Short answer: I don’t know.
First, to be honest, I don’t know whether I can apply my usual understanding of the word ’caused’ to this problem at all. I think of cause as something that connects events A and B when A occurred before B and B’s occurrence was dependent on A happening.
The trouble is, before the Universe, it’s far from clear that there’s any clear way to talk about before. I can only think about time as a property of spacetime, which came into existence at the moment of the Big Bang, as far as we know. Without spacetime, I don’t believe the concepts of distance or duration (necessary to think about time) can exist.
It’s entirely possible that my understanding or Time or the Big Bang is flawed, but, without an alternate, plausible conception of either, I can’t make much headway on this question.
The Big Bang itself seems fairly plausible to me (with my limited understanding of the physics involved. I owe much of my understanding to Simon Singh’s Big Bang. It’s a fascinating read, and the kind of evidence it presents (even dumbed down for laypeople) helps to make it clear how science really works. The Big Bang theory didn’t match the prevailing observations about the world, it exceeded them. It didn’t surpass them by offering a more compelling mechanism causing the cosmological events that had been observed to date (since a sufficiently creative person could make up an interesting story to explain almost any set of facts), but by making predictions about observations that had never been made, predictions that conflicted with the predictions of the Steady State model.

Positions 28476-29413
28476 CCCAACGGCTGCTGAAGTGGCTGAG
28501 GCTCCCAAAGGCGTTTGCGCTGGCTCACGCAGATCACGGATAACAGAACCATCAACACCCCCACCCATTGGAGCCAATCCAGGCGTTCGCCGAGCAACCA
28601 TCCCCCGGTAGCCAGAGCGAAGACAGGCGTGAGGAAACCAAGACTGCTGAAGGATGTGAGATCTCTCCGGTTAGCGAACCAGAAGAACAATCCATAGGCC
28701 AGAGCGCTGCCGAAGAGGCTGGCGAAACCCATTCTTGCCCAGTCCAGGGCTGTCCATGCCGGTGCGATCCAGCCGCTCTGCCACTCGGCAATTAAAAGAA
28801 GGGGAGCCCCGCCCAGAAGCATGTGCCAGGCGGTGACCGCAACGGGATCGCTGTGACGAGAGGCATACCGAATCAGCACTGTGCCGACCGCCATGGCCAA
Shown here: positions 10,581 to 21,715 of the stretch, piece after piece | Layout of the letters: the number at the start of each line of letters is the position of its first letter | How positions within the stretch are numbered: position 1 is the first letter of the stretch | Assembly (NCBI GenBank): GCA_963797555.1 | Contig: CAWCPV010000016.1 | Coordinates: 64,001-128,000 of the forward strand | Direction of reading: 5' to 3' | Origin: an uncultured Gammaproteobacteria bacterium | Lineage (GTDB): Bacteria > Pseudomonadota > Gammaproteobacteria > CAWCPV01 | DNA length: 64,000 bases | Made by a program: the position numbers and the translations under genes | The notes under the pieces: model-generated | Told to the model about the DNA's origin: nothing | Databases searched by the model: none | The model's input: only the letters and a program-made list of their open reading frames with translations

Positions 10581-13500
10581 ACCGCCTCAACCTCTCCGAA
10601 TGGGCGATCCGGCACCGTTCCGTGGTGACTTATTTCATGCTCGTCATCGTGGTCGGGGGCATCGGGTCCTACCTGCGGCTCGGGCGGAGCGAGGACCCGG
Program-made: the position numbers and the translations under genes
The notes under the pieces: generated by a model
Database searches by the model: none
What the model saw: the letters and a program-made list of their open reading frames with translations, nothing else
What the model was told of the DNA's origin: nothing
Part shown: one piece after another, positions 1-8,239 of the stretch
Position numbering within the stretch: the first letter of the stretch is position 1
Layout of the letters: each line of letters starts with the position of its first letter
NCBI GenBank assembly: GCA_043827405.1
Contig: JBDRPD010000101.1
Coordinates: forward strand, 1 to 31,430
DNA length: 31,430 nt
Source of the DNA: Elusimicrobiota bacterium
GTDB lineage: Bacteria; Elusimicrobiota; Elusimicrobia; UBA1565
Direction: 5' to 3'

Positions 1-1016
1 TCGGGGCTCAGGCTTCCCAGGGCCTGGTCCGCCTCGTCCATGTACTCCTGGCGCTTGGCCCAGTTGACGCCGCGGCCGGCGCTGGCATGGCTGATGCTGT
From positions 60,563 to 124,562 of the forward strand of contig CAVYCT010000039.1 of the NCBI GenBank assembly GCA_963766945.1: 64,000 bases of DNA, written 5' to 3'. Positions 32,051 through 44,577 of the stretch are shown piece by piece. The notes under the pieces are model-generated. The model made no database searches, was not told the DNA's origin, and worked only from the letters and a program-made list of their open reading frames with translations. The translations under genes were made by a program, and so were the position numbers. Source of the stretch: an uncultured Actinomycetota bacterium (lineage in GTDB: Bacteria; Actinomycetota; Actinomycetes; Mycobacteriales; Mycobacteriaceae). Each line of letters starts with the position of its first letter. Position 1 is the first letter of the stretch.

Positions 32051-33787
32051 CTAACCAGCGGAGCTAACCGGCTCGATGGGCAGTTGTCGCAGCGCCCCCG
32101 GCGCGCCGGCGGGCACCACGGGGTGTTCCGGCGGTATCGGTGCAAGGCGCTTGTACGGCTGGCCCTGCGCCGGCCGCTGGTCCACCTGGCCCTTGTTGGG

I mention all this, because this standard of evidence is similar to the one I subject Christianity to, and I’ve found it wanting. The primary proof I’ve been offered for Christianity is that it offers a fuller explanation for morality than I’ve come been able to come up with myself. However, as long as Christianity only explains pre-observed phenomena, it’s explanatory power is not persuasive evidence alone. Either there must be evidence for the mechanism by which it works, or it should be able to make predictions whose truth values are not yet known, but turn out to be true upon testing.
Otherwise, I see no reason to give up truthful uncertainty for the sake of having an explanation, if the explanation doesn’t go beyond what I already know.